Another popular flavor is bacon maple, which debuted last year. The company uses a combination of brown rice syrup and organic blue agave syrups as binders and in a concerted attempt to not use high-fructose corn syrup, another ingredient that has created more controversy than science-based media reportage.

Snack Attack of 2013

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2013 Food Trends

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2013 Food Trends

What will be on your plate in 2013? According to Technomic, a food service research and consulting firm, we’ll be seeing more vegetables and grains on menus, plus savory snacks, and upscale ramen noodles. And other food industry watchers predict that sour will be the new salty and that popcorn will have its day. Let’s look at some of the food trends they predict will be popular in 2013…

 New Twists on Current Trends

Coconut water, a hot hydrator for the last several years, now comes in a powdered form, so you can mix it on the go or add it to smoothies. And nutritious chia seeds are also available as a powder, which can be used in baked goods as a flour substitute and sprinkled over oatmeal and yogurt.

 Ancient Grains Show Up in Snacks

High-protein quinoa isn’t just for side dishes anymore. It’s finding its way into sweet snacks and energy bars. K.I.N.D. features the grain in its Maple Walnut Clusters with Chia and Quinoa. Several small companies are using quinoa in bars, but we predict you’ll see larger companies get creative with it this year.

 Sexy Veggies?

No longer confined to the side of the plate, vegetables will take a stellar turn in the New Year thanks to increasing demand for healthier food, plus the rising cost of meat. Flavors will be bigger and bolder with an emphasis on vegetables with bitter undertones like Brussels sprouts and other cabbages, kale, and cauliflower. So what’s the next kale? Earthbound Farms is placing its bets on komatsuna, which is part of their new Zen Blend—an organic mix of baby spinach, baby kale, komatsuna (Asian mustard), chard, and mizuna. Like kale, komatsuna has a little bite to it and can be eaten raw, sautéed, braised, or added to soups.

 The Rise of Ramen

The MSG-laden styrofoam cups of dorm rooms have been replaced by huge, flavorful bowls of noodles, kimchi, and pork dumplings. Already wildly popular in New York, Chicago, Boston, and Los Angeles, the Japanese staple is set to spread across the United States this year. Get ready to start slurping.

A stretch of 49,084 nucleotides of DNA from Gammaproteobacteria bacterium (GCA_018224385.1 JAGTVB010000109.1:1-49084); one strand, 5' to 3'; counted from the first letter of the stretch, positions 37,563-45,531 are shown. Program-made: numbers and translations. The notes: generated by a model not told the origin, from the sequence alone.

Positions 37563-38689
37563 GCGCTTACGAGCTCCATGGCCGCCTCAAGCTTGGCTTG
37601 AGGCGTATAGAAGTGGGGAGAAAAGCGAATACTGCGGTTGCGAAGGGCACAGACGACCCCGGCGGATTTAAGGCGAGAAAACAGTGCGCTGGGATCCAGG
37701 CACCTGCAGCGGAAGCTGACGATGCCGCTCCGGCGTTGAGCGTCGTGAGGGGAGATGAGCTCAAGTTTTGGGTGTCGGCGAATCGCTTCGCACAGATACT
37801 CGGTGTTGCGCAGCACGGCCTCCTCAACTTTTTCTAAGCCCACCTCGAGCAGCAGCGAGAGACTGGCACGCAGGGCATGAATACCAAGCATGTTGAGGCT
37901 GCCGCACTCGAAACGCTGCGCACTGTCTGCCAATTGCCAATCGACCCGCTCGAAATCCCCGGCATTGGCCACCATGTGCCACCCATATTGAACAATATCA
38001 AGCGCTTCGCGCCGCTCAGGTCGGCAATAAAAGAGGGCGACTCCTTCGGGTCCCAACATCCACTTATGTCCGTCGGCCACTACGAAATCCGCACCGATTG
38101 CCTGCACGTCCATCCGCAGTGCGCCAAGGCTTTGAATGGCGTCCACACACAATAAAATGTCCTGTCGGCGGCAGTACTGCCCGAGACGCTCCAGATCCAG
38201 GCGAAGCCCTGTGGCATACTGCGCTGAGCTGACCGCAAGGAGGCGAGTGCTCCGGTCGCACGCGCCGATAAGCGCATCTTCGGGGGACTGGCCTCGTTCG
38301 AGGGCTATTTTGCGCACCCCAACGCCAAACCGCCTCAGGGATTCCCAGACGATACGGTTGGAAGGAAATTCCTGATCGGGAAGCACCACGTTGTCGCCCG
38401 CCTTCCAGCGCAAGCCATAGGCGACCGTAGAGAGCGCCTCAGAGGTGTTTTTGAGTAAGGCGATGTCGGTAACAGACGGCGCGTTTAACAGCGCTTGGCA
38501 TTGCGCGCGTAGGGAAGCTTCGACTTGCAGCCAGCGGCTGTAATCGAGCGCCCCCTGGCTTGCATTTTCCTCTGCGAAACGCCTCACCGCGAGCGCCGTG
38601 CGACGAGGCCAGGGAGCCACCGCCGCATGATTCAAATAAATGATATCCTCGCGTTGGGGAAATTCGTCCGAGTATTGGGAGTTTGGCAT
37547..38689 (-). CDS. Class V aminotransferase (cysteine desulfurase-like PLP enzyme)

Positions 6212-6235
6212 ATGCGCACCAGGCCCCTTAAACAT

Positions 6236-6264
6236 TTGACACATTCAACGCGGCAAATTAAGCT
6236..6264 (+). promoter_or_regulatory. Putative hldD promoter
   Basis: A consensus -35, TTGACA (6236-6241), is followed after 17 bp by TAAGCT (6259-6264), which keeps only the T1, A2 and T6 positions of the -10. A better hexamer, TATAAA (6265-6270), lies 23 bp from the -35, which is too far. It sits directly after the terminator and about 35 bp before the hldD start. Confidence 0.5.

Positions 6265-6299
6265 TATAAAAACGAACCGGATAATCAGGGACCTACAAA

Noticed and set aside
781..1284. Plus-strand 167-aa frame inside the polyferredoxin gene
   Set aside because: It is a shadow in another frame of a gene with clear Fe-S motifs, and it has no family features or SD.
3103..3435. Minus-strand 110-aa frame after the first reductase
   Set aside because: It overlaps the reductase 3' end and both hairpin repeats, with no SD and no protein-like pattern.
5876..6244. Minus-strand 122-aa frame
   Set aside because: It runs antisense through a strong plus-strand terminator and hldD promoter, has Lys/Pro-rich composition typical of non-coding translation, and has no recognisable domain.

Pucker Up—Time to Get Sour

Kombucha and gourmet pickled vegetables have had us flirting with sour over the last few years, but it looks like 2013 is the year for a full-fledged love affair with this flavor. Craft beer companies will be making brews with a sour edge (and high acidity), which have wine-like complexity and go very well with food. And kimchi will continue making its way onto restaurant menus with options that have crossover appeal, like kimchi-topped hot dogs.

 Better Burger Buns

Since burgers might be shrinking a bit due to the rising cost of meat, attention will turn to what the burger is on—the bun. Instead of offering a basic bun, restaurants will be offering patrons a selection, just as they offer various types of meat for their burgers. Look out for gluten-free rice buns, spicy jalapeño buns, multigrain rolls, pretzel buns, and more.

 Popcorn

The movie theater favorite gets its time in the spotlight with new healthy formulations like Popcorn Indiana’s FIT. Also look for the crunchy stuff to show up in confections like ice cream and chocolate bars, and to be used as croutons and in other savory dishes.

 Boozy Desserts

America’s cocktail obsession will spill over into our sweets, giving boozy twists to cakes, bread pudding, cupcakes, and cookies. And pastry chefs will be reworking the origins of desserts and will be bringing new focus to seemingly simple sweets like pound cake, biscuits, marshmallows, and butterscotch.

But, we’ll have to wait and see how 2013 starts out in the food world. Only time will tell….

http://www.cookinglight.com/healthy-living/health/2013-food-trends-00412000079925/

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Kitchen Ink

Kitchen Ink

You wouldn’t think tattoos and kitchens go hand-in-hand but, over the past years tattoos in restaurants and professional culinary settings, has dominated and almost become a tidal wave in trends. Tattoos, once considered a principal for sailors, bikers, ex-cons, and college hipsters, have now became a culinary staple. Tattoos have almost become a standard uniform in professional kitchens across the world. These tattoos range anywhere from hearts, butterflies, and unicorns to cheeseburgers, tacos, and tribal bands. Body art is so mainstream that everyone from modest kitchen rats to celebrity chefs proudly display their art on TV, magazines, catalogues, and in their very own cookbooks.

Read more on this article and see how tattoos in the kitchen are becoming a norm in present-day culinary professions.

http://usatoday30.usatoday.com/news/health/wellness/fitness-food/story/2011-12-02/From-toques-to-tattoos-a-kitchen-culture-change/51579784/1

http://www.villagevoice.com/2010-06-15/restaurants/kitchen-ink-chefs-talk-about-their-tats/

Here is a picture that I took recently of a stranger walking in Morgantown

Here is a picture that I took recently of a stranger walking in Morgantown